User-Defined Functions- Filter UDF - Hadoop

Pig’s designers realized that the ability to plug-in custom code is crucial for all but the most trivial data processing jobs. For this reason, they made it easy to define and use user-defined functions.

A Filter UDF

Let’s demonstrate by writing a filter function for filtering out weather records that do not have a temperature quality reading of satisfactory (or better). The idea is to change this line:

This achieves two things: it makes the Pig script more concise, and it encapsulates the logic in one place so that it can be easily reused in other scripts. If we were just writing an ad hoc query, then we probably wouldn’t bother to write a UDF. It’s when you start doing the same kind of processing over and over again that you see opportunities for reusable UDFs.

UDFs are written in Java, and filter functions are all subclasses of FilterFunc, whichitself is a subclass of EvalFunc. We’ll look at EvalFunc in more detail later, but for the moment just note that, in essence, EvalFunc looks like the following class:

EvalFunc’s only abstract method, exec(), takes a tuple and returns a single value, the (parameterized) type T. The fields in the input tuple consist of the expressions passed to the function—in this case, a single integer. For FilterFunc, T is Boolean, so the method should return true only for those tuples that should not be filtered out.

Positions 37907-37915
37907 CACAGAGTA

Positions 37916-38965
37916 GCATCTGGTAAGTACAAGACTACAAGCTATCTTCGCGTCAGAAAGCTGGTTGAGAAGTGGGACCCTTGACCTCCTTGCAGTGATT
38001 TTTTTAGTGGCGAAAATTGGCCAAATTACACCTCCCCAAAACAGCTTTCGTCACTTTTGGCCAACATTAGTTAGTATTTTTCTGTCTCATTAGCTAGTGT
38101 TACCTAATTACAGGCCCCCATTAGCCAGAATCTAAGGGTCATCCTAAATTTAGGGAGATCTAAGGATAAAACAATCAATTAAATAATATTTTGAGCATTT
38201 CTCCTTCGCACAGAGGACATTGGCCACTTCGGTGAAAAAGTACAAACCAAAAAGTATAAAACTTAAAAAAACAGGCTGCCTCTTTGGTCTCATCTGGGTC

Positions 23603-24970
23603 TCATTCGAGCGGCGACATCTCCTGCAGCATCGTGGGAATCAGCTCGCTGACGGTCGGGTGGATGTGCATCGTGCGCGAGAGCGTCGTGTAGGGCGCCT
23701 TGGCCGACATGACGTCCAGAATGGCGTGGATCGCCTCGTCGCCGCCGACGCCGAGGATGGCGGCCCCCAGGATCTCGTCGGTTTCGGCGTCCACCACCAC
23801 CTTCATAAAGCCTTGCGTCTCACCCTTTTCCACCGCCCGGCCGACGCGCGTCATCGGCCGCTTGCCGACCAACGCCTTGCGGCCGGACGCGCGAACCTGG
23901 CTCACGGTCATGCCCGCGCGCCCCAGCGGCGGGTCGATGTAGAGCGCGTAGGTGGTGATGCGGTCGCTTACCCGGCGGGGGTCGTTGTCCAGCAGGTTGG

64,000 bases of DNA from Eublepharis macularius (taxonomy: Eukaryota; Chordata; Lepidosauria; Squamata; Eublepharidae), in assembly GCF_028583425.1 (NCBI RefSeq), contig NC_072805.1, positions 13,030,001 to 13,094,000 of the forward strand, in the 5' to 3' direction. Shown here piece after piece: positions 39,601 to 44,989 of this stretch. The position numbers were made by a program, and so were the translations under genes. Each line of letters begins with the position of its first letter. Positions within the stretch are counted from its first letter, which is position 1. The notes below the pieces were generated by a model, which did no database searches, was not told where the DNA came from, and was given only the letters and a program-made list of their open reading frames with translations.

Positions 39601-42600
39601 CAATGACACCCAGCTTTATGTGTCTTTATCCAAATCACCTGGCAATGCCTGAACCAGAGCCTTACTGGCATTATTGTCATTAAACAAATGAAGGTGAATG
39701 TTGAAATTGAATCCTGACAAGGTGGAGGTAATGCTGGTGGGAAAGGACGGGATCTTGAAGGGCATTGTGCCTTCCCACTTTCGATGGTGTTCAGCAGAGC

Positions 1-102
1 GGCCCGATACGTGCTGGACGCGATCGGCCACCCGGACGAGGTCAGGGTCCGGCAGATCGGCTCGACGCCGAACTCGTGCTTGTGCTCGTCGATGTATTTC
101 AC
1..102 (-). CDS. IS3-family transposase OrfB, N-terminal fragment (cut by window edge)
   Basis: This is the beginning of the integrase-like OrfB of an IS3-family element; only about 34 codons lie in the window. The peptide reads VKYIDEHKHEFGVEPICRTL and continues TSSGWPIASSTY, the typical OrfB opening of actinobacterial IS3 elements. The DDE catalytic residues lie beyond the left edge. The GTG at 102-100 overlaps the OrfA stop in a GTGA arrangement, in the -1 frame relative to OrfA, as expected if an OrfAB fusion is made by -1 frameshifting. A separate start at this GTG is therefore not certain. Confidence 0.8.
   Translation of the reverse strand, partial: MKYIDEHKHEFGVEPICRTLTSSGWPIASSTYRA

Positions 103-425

For the quality filter, we write a class, IsGoodQuality, that extends FilterFunc and implements the exec() method. See Example . The Tuple class is essentially a list of objects with associated types. Here we are concerned only with the first field (since the function only has a single argument), which we extract by index using the get() method on Tuple. The field is an integer, so if it’s not null, we cast it and check whether thevalue is one that signifies the temperature was a good reading, returning the appropriate value, true or false.

Example A FilterFunc UDF to remove records with unsatisfactory temperature quality readings package com.hadoopbook.pig;

To use the new function, we first compile it and package it in a JAR file (in the example code that accompanies this book, we can do this by typing ant pig). Then we tell Pig about the JAR file with the REGISTER operator, which is given the local path to the filename (and is not enclosed in quotes):